## pageTitle medium nthDay pageviews visits visitors
## "character" "character" "integer" "numeric" "numeric" "numeric"
```

Now that we have a better understanding of the raw input data, we'll try to get some visualizations going. Can we spot any trends or interesting datapoints?

We'll start with calculating the total number of visits this year. Easy:

```
sum(ga.df$visits)
```

```
## [1] 23262
```

Plotting the visits per day in the last year. This type of plot is directly available in the Google Analytics dashboard as well, but let's reproduce it using ggplot2 in R and add something extra:

```
qplot(data = ga.df, x = nthDay, y = visits) + geom_smooth(method = lm) # add linear regression line with confidence interval in dark gray
```

The line represents a linear regression model of the number of visits against the number of days my blog has run. Clearly a linear model does not account very well for the spiky data, but at least it shows a rising trend :)

The line in the plot was created by ggplot, but we can also calculate the linear model using lm() to see some more information about it.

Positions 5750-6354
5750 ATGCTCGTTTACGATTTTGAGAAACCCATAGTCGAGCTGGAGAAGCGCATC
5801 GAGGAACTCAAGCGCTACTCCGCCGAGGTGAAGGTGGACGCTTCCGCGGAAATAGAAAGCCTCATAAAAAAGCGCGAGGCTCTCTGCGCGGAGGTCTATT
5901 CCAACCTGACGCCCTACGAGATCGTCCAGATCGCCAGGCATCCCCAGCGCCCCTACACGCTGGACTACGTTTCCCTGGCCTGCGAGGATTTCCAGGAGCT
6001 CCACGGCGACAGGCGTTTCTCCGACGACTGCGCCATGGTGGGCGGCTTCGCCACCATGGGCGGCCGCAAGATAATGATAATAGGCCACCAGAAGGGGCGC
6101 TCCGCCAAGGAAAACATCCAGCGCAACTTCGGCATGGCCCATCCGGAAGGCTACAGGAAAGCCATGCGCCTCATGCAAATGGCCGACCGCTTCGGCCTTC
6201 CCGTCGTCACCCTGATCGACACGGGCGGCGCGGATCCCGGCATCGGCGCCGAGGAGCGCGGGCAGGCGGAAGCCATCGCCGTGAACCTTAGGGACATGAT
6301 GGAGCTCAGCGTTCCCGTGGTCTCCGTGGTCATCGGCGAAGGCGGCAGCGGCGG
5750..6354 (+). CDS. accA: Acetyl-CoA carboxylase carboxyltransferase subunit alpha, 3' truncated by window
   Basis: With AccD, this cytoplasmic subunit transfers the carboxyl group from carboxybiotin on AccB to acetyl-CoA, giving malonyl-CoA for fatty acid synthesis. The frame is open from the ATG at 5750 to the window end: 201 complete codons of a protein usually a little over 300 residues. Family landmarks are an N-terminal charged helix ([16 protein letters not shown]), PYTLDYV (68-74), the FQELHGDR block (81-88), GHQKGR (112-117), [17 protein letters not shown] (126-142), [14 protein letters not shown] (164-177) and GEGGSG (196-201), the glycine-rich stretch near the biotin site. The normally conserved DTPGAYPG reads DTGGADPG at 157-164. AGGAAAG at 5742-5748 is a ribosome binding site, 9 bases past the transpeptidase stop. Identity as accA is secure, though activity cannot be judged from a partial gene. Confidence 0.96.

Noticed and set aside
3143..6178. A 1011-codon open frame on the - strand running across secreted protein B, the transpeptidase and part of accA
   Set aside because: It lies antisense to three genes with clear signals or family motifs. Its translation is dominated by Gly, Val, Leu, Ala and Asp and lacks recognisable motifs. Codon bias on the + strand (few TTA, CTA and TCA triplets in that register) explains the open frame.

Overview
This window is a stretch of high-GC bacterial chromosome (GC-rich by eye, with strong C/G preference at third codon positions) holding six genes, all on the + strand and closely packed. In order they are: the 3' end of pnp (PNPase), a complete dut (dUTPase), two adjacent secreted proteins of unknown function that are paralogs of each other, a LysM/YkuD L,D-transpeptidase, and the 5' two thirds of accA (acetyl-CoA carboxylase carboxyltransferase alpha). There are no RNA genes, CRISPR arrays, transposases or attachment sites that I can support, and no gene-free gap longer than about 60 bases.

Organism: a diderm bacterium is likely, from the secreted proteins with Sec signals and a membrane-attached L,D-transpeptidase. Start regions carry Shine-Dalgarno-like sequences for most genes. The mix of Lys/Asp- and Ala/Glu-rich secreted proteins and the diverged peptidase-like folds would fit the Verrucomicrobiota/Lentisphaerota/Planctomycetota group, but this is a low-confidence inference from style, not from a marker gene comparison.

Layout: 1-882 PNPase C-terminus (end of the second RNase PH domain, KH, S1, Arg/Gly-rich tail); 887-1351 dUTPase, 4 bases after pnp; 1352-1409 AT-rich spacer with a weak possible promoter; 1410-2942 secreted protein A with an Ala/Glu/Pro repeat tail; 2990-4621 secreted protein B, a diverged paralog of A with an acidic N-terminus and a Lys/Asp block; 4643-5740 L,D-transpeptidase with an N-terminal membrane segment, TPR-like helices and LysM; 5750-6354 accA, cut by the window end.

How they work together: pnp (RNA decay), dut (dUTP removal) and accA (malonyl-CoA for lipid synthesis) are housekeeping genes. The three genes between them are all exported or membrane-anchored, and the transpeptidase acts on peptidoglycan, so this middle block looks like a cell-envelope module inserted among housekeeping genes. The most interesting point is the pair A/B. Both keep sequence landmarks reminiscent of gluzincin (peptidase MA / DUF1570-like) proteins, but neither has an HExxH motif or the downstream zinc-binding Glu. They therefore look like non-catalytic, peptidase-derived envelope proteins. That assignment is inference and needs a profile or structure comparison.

```
# calculate the linear regression model
ga.lm <- lm(ga.df$visits ~ ga.df$nthDay)
print(summary(ga.lm))
```

```
##
## Call:
## lm(formula = ga.df$visits ~ ga.df$nthDay)
##
## Residuals:
## Min 1Q Median 3Q Max
## -103.0 -55.6 -39.3 -18.7 1994.1
##
## Coefficients:
## Estimate Std. Error t value Pr(>|t|)
## (Intercept) 24.1479 18.3569 1.32 0.189
## ga.df$nthDay 0.2159 0.0871 2.48 0.014 *
## ---
## Signif. codes: 0 '***' 0.001 '**' 0.01 '*' 0.05 '.' 0.1 ' ' 1
##
## Residual standard error: 176 on 364 degrees of freedom
## Multiple R-squared: 0.0166, Adjusted R-squared: 0.0139
## F-statistic: 6.15 on 1 and 364 DF, p-value: 0.0136
```

The details of the linear model show that I receive about 0.22 more visits per day that my blog runs (see coefficient of ga.df$nthDay). The p-value isn't half-bad either…

In the following boxplot shows the distribution of visits over the days of the week. The boxes represent the 25% and 75% quantile of the data. The bar inside the boxes is the median value for that day of the week.

```